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Is there a better alternative than the Bora edge guide clamp?

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Forum topic by HarveyDunn posted 01-25-2014 10:06 PM 2627 views 0 times favorited 8 replies Add to Favorites Watch
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HarveyDunn

328 posts in 1191 days


01-25-2014 10:06 PM

Having seen an ad in a back issue of FWW and then watched the infovideo on You Tube, I was all set to buy the Bora edge guide clamp.

But then I saw the horrible reviews on Amazon: reports of 1/16” deflection in the middle, etc.

So – is there a superior alternative on the market that I might be happy with?


8 replies so far

View gtbuzz's profile

gtbuzz

427 posts in 1901 days


#1 posted 01-25-2014 10:53 PM

I’ve got these Emerson edge clamps that work fairly well:

http://www.rockler.com/all-in-one-clamp-guide-package-squaring-attachment

They’re nice and straight and the clamping force is pretty good. Those are probably the main things I look for in a clamp, but they do have one pretty big flaw that kind of irks me. The bar that runs down the center of the clamp is made out of a material that’s way too soft. The clutch plates sliding jaw will dig into the bar over time and leave marks. This doesn’t seem to actually effect how it actually works, however it does make it kind of difficult to slide the jaw back and forth.

If you search around for reviews of these clamps, there’s other people that say the same thing, however it’s mostly on older reviews. I’m not sure if they’ve fixed it on later production runs. Mine are a couple years old. I was lazy and never bothered contacting them about the problem.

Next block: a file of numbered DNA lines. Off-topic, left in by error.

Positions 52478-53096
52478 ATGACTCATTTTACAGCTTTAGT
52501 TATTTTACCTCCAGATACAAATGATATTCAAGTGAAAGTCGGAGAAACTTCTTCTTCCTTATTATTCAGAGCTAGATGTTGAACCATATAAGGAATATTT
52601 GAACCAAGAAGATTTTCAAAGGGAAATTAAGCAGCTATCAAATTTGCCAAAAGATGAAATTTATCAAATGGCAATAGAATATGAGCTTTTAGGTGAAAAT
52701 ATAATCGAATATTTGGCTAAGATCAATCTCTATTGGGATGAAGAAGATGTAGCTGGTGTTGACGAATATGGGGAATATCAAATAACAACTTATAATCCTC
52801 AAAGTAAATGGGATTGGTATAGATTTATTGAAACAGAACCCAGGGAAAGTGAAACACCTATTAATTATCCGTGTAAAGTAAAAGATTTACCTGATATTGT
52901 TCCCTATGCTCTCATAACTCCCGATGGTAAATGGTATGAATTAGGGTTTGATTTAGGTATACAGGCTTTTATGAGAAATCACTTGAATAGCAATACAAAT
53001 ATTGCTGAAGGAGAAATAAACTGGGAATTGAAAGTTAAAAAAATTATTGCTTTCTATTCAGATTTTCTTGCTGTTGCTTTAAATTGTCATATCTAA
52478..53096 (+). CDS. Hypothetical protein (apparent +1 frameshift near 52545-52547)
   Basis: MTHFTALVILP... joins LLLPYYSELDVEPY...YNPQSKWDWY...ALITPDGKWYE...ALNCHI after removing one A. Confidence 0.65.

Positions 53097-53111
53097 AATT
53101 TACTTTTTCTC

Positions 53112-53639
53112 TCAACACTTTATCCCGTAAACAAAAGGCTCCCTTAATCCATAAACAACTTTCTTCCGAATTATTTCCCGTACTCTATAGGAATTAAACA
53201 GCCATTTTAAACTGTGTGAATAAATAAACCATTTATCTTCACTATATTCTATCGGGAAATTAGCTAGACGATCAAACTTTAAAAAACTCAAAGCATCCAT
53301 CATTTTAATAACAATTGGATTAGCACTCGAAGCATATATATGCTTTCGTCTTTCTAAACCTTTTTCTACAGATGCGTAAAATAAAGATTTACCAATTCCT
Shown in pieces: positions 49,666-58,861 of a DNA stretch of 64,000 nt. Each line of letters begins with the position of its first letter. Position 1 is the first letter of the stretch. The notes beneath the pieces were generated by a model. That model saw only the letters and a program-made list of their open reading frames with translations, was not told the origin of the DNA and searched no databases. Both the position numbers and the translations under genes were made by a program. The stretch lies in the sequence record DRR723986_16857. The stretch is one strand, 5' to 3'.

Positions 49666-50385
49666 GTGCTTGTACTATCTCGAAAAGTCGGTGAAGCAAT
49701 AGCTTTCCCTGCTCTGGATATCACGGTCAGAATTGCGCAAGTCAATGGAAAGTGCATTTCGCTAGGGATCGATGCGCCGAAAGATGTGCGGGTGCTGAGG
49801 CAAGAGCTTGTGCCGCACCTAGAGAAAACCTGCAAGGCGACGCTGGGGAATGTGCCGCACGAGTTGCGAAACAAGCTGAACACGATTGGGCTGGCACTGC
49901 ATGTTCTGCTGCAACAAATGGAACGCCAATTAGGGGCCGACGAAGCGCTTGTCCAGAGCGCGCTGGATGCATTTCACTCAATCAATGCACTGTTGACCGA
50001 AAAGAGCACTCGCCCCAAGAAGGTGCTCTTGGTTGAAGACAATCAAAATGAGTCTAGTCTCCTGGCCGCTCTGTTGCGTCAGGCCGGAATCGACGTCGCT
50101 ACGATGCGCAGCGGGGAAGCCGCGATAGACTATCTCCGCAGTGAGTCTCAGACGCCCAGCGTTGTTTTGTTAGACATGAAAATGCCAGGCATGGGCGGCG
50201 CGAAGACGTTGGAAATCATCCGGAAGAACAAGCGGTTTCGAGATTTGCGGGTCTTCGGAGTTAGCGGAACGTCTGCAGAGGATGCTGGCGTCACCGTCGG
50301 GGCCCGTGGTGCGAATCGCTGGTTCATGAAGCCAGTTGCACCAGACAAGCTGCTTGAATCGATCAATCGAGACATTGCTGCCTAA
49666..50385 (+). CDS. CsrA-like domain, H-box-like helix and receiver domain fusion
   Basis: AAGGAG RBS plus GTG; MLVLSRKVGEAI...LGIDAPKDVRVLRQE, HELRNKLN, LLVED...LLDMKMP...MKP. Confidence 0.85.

View crank49's profile

crank49

3980 posts in 2431 days


#2 posted 01-25-2014 11:22 PM

I am sorry to say that I wasted my money on one.
The clamp either jams or slips. Never works smoothly.
You still have to deal with the offset from the edge of the clamp to where your saw’s blade will cut.
And, yes, it is rather easy to deflect the clamp in mid span.

After I made a cutting guide out of a couple strips of 3/8” MDF I’ll never look back.

Like this one.

-- Michael: Hillary has a long list of accomplishments, though most DAs would refer to them as felonies.

View Bill7255's profile

Bill7255

352 posts in 1744 days


#3 posted 01-26-2014 12:51 PM

I haven’t tried it yet, but I bought the Woodriver guide rail system. I will be trying it out in the next few days. It is kind of like a track type operation as there is a base to mount your saw and it rides in the guid rail. The kit was $99.00 and also included a angle attachment. The rail is about 2inches wide and seems sturdy, however I have seen some reviews about deflection. I don’t know if the use was with or without the guide attachment. I looked at track saws, but cost led me to try this as I only occasionally break down sheet goods. I am hoping this system is good enough for me.

-- Bill R

View HarveyDunn's profile

HarveyDunn

328 posts in 1191 days


#4 posted 01-26-2014 01:52 PM